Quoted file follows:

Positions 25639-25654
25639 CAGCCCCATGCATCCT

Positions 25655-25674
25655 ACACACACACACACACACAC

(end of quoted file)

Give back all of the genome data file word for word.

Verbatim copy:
Positions 25639-25654
25639 CAGCCCCATGCATCCT

Positions 25655-25674
25655 ACACACACACACACACACAC